On Nov. 10, three men, one of them a Hall County Sheriff's deputy, were injured in a crash at Spout Springs Road and Union Circle. Thankfully none of the men suffered anything worse than a minor injury. But anyone driving in this area with any regularity knows how dangerous this intersection can be. The fact that there are not more accidents at this intersection is astounding.
In her recent letter, Mary Young seems to refer to the 9-11 attacks during the Bush administration as if they constitute a justification for the war in Iraq. Neither Saddam nor Iraq was involved in those attacks. She also attempts to justify the war by pointing to past history, including Saddam's use of gas against Iraqi Kurds. The U.S. sold Saddam that gas. I have to wonder, who does she think the U.S. intended the gas to be used on? As suppliers of WMD, we are complicit in that crime.
President Barack Obama left his domestic woes behind to take a foreign policy trip to China this week. He met with the leader of China in a private meeting to talk about Chinese-U.S. relations and trade policies. The American press was allowed total access to the meeting and to take photographs of the occasion. It was interesting to see pictures of the world's most powerful dictator standing next to some Chinese guy.
Family is the most important organization in time (on this earth) or in eternity. God Himself organized the first family on earth. He created all of us as His spiritual children and thus His spiritual family. Family is very important to Him. "What God hath joined together, let not man put asunder."
In response to the letter written by Carole Scandrol published Oct. 22 stating that Barack Obama "inherited" the problems in Iraq: George W. Bush "inherited" the attack on America on Sept. 11, 2001, the worst attack on American soil in the history of America. If there was ever a U.S. president who had some tough decisions to make, it was Bush. Thank God we didn't have the "inept wimp" in office then that we have now!
It's that time of year again for my annual rant to The Times re: Buford sports. Logic dictates that a run for an eighth straight state softball title suggests several questions: How? Great coaching? Hard working athletes?
Hall County's school superintendent unfairly claimed in an Oct. 21 guest column in The Times that my organization's research lamented the billions in education state budget cuts in recent years without suggesting ways Georgia might reverse the damage the financial squeeze is causing.
Thank you for your coverage of the Georgia Water Coalition's Dirty Dozen report (Oct. 22). As it has for the past three years, the GWC's Dirty Dozen report details how state water policy is leading to the wasteful use of state funds and complicating the two-decade old water dispute with Florida and Alabama.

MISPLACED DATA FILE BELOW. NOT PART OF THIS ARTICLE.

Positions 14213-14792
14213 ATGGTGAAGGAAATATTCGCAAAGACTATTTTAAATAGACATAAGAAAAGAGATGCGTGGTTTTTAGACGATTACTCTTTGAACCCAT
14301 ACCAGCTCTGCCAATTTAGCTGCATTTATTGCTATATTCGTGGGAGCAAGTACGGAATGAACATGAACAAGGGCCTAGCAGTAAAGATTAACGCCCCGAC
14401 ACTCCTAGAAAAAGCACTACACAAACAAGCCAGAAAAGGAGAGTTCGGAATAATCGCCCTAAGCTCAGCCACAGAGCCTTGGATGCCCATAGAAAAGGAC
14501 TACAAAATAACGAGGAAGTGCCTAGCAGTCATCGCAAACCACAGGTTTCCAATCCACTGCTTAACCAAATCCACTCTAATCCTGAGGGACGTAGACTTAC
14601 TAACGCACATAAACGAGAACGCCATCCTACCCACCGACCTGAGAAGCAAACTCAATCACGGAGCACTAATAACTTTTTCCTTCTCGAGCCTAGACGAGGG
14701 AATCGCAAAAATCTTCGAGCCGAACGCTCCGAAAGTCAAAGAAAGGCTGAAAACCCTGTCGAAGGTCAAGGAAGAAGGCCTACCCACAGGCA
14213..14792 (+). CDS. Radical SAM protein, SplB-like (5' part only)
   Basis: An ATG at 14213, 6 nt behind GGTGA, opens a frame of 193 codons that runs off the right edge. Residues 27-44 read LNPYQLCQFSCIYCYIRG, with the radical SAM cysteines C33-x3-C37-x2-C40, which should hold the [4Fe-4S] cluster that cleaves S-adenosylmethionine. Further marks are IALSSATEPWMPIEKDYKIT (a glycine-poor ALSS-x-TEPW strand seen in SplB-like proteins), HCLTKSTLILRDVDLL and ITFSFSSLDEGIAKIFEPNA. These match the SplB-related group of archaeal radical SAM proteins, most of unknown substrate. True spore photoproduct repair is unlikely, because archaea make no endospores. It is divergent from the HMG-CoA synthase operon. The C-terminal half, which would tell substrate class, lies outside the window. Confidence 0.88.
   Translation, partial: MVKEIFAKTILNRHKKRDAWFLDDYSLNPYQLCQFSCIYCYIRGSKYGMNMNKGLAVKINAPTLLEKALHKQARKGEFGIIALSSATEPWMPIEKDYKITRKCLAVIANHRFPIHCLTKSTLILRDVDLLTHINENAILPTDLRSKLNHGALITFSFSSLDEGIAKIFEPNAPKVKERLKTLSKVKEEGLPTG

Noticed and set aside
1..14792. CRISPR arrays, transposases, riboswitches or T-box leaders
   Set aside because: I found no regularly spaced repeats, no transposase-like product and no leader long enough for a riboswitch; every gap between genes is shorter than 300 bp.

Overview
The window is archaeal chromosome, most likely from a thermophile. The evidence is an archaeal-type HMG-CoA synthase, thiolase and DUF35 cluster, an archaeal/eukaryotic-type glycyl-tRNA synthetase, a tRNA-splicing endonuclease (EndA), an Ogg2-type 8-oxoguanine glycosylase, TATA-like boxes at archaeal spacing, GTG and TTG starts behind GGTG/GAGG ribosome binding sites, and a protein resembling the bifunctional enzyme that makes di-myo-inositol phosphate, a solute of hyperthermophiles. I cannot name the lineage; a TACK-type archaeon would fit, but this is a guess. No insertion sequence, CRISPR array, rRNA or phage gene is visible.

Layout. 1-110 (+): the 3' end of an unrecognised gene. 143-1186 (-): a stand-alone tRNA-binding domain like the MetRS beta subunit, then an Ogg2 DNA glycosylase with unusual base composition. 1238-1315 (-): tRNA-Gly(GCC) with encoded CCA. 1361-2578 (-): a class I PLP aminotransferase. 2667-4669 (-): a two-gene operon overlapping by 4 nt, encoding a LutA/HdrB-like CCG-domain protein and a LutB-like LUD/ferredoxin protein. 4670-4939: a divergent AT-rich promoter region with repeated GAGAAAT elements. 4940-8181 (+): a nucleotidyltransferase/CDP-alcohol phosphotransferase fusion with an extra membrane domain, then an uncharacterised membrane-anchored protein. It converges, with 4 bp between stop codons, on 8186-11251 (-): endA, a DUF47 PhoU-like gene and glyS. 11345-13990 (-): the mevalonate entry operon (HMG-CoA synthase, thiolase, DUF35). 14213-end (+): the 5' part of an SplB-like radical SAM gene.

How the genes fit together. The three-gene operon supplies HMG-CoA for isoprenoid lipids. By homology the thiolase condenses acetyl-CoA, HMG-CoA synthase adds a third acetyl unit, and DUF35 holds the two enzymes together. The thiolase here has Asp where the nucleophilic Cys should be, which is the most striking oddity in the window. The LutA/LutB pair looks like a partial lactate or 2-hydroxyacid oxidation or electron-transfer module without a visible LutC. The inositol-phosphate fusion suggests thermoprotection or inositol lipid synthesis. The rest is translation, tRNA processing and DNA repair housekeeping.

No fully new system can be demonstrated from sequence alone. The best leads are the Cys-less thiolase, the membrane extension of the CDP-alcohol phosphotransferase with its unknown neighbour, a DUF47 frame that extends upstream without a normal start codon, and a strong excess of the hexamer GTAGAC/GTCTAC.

Kathleen Parker, in her Oct. 23 Opinion Page article, demonstrates her complete ignorance of hunting and disdain for hunters in general by quoting or referencing comments from one of the most anti-hunting groups in this country, namely the Humane Society of the United States.
I read the article by Ruben Navarrette, "Time to get smart at border (Tuesday)," and would like to help him out since he missed the boat.
A "person" who drops a pet on someone else's property is my problem right now. Are they too cheap to feed the animal or too lazy?
My mom always told me I was special, and that there was a plan and purpose for my life. I have spent my entire adult life trying to find out what made me special, and how I could make a difference in this world.
I am very pleased to see state Sen. Steve Gooch is trying to solve our problem with road funding in Georgia. This should have been addressed years ago but has been allowed to continue to a point of emergency.
Perhaps guts had nothing to do with the decision the school board in Madison County made concerning the religious monument on school grounds. Maybe its members chose to not set up their county for a budget-busting legal case that could bankrupt them.
Response to Darrell Newton's letter Friday: Certainly, everyone has the right to say what he thinks, but they really should have the facts before doing so.
As the French are fond of saying, The more things change, the more they stay the same. This year's 30th anniversary of the Dr. Martin Luther King, Jr. national observance is a good time to assess his legacy and progress (or lack thereof) toward his goals and aspirations for America. That legacy is rather mixed.
Every time I speak at a funeral or visit someone in the hospital, I'm reminded how painful life is. I've spent countless hours with people who have lost loved ones, and with people who are dying. As you age, you begin to lose loved ones to heart disease, cancer and dementia.
I write this letter to pose further understanding after Tuesday's column by Joan King. Ms. King is a thoughtful and generally cogent writer. I read her column faithfully and remain in strong respect for her consistent revelations concerning the ongoing corruption in our nuclear plant construction process.
I am the director of nursing for Homestead Hospice of Athens and we have patients who are residents at Summers Landing Assisted living facility in Gainesville. It was a complete coincidence that I was visiting the facility at the exact moment that some frozen pipes in the ceiling burst Jan. 8. I wanted to write a letter to the editor in attempt to recognize the staff of Summers Landing. They happened to be having a staff meeting at the same time and that meant there were more employees in the building than usual.
On more than one occasion, I have taken pen to paper to offer my criticism of your newspaper. It is expected that we subscribers will do that. When a newspaper does something that I feel is commendable, I will also offer my praise as well as extending my subscription another quarter.